Selling Security as an Add-On: Warranty Business Takes on Importance in Difficult...

Selling Security as an Add-On: Warranty Business Takes on Importance in Difficult Times


In an economy that is making it very difficult to see year-over-year increases in profits, imaging retailers need to turn over every stone in an effort to make their numbers work. Increasing markups in these tough times is certainly not an option, and reducing stock oftentimes puts you at a competitive disadvantage in this have-to-have-it-now atmosphere that tech savvy consumers live in today.

One always-viable solution is to sell the customer something extra—something that does not have to be held in stock or carry with it any additional operating costs.

Have you thought about offering your customers extended warranties?

Unlike a camera sale or a sale of any stocked item, there is no initial cost, or investment, when it comes to warranties. The trick here has always typically been twofold: 1. Getting your sales team focused on how to properly offer the customer an extended warranty. 2. Overcoming the customer perception that extended warranties are useless due to past experiences. 

With ever-tightening restrictions on return policies at many retail locations, consumers often feel they’ll eventually encounter some kind of hidden loophole with an extended warranty. This is particularly true when dealing with a product like a digital camera or camcorder where usage is such that any glitches may not turn up until long after the warranty expires.

To overcome these perceptions, many warranty companies have stepped up their efforts to strengthen their cases with retailers and end users. Many of the larger companies are shoring up efforts on all fronts—marketing, customer support and sales training—while continuing to drive home the perennial “peace of mind” message the category has always been built on.

“Training has always been a huge part of the process for us with regard to a dealer’s sales staff,” began Jennifer Monasterio of Mack Worldwide Warranty in New Jersey. “That kind of education is our best ally. What separates us from the pack when it comes to our service contract is the fact that the program is supported by very specialized and attentive customer support teams. We also do training seminars with dealer salespeople to fully prepare them to sell warranties.”

Mack also provides signage, brochures and other marketing materials, but most of all, as Monasterio explains, “The bottom line is that warranties are essentially an accessory to generate profit for the dealer, and learning how to properly sell that accessory is key. It’s always been important to us so we pass that strategy and knowledge on to the dealer.”

The bottom line regarding the sales part of the equation involving your counter personnel and the selling of warranties is, “It’s always about selling the services that go with the products to not only maximize the customer’s satisfaction but to bring a larger measure of security to the purchase as well,” added Noel Green, retail analyst and former sales associate at Custom Camera in Bellmore, New York.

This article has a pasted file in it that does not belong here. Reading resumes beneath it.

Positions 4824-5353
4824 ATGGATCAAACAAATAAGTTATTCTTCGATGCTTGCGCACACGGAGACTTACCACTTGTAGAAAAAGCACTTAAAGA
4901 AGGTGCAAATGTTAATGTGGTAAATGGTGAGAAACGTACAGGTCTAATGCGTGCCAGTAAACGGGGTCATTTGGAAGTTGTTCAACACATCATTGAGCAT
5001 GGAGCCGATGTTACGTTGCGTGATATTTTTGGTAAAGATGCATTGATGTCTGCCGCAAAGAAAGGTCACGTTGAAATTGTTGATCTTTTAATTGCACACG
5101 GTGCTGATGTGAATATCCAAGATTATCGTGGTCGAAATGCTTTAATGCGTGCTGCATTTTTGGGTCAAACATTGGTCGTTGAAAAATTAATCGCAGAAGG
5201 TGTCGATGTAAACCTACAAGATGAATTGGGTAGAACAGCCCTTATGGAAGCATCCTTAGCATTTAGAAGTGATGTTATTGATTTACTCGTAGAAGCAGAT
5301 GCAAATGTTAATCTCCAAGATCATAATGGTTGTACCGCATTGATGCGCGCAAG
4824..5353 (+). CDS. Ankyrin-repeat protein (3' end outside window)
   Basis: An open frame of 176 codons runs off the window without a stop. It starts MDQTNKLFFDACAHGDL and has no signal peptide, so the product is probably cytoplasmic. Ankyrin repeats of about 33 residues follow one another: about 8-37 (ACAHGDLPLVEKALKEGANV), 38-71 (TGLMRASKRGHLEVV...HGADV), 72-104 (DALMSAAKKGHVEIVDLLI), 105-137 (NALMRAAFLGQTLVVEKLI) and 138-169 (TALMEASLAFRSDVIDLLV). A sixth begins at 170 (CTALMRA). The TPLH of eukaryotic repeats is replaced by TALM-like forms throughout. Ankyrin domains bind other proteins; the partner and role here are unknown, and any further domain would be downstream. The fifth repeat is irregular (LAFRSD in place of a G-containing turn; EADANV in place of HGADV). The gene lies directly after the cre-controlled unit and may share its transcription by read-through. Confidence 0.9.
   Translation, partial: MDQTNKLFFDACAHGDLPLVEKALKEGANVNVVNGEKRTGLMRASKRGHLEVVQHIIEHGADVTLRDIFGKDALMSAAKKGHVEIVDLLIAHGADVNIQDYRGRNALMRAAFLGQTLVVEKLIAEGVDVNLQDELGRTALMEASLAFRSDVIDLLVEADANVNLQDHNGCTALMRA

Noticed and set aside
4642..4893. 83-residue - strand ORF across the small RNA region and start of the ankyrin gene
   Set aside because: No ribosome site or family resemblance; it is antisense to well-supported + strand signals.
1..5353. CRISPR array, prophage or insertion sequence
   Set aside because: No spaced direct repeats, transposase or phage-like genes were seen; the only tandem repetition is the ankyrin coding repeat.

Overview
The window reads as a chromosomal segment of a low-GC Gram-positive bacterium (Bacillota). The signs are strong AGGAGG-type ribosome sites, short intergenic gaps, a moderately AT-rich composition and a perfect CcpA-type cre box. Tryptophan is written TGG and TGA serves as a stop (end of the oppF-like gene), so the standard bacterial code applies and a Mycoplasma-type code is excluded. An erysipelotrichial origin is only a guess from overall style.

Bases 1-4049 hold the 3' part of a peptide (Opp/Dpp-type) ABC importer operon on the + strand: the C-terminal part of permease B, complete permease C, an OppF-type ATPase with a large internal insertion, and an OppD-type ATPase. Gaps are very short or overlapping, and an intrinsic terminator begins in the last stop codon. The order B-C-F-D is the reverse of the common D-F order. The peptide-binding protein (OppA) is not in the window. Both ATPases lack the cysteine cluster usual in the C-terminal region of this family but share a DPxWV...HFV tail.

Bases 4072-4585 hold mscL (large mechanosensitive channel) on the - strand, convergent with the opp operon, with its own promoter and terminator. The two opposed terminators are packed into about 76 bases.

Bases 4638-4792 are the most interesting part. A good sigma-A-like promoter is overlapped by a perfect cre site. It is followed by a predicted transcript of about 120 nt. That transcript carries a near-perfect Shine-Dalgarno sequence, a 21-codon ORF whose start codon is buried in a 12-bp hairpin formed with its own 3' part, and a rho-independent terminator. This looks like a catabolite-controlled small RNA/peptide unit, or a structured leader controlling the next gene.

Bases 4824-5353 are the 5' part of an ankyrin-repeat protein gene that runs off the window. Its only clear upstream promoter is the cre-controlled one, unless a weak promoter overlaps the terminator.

Neal Bobrick, senior vice president of sales, Warrantech, agreed that the sales process is key with regard to warranties: “Selling an intangible can be a difficult thing, and a lot of retailers struggle not only with selling it but also with managing the sales process and helping their salespeople develop the skill set to sell this product in a way other than using the scare tactic of the 'break-fix' model.”

Bobrick added that another key is management has to first feel it’s an important add-on sale before the sales floor will.

Making price points as attractive as possible is another important spoke on the wheel. As a rule of thumb, most of the dealers we spoke with who offer their own warranties go with a pricing guideline of 10% of the product’s cost. The fact camera failure rates are way down from what the industry experienced years ago has made this equation work out well for most dealers.

“Warranty companies are sensitive to pricing these days as well,” explained Joe Romano, senior vice president at N.E.W. Customer Service Companies, a Sterling, Virginia-based warranty company. “We are helping to make sure our retailers are offering plans on all eligible products and that their service plan price points remain attractive. Today you also have to be looking for opportunities to enhance their program or expand into new categories so retailers can provide more value to consumers and ultimately increase sales.”

If you’re looking to go through a warranty company, here’s a list of some of the better ones in both the imaging and consumer electronic spaces:

Mack Worldwide Warranty, Springfield, New Jersey.
Precision Camera, Enfield, Connecticut.
C.R.I.S. Camera Services, Chandler, Arizona.
American International Group (AIG), New York, New York.
AMT Warranty, Bedford, Texas.
Assurant Solutions, Atlanta, Georgia.
Bankers Warranty Group, St. Petersburg, Florida.
N.E.W. Customer Protection Company, Sterling, Virginia.
Service Net, Jeffersonville, Indiana.
Warrantech, Bedford, Texas.
The Warranty Group, Atlanta, Chicago and Montreal.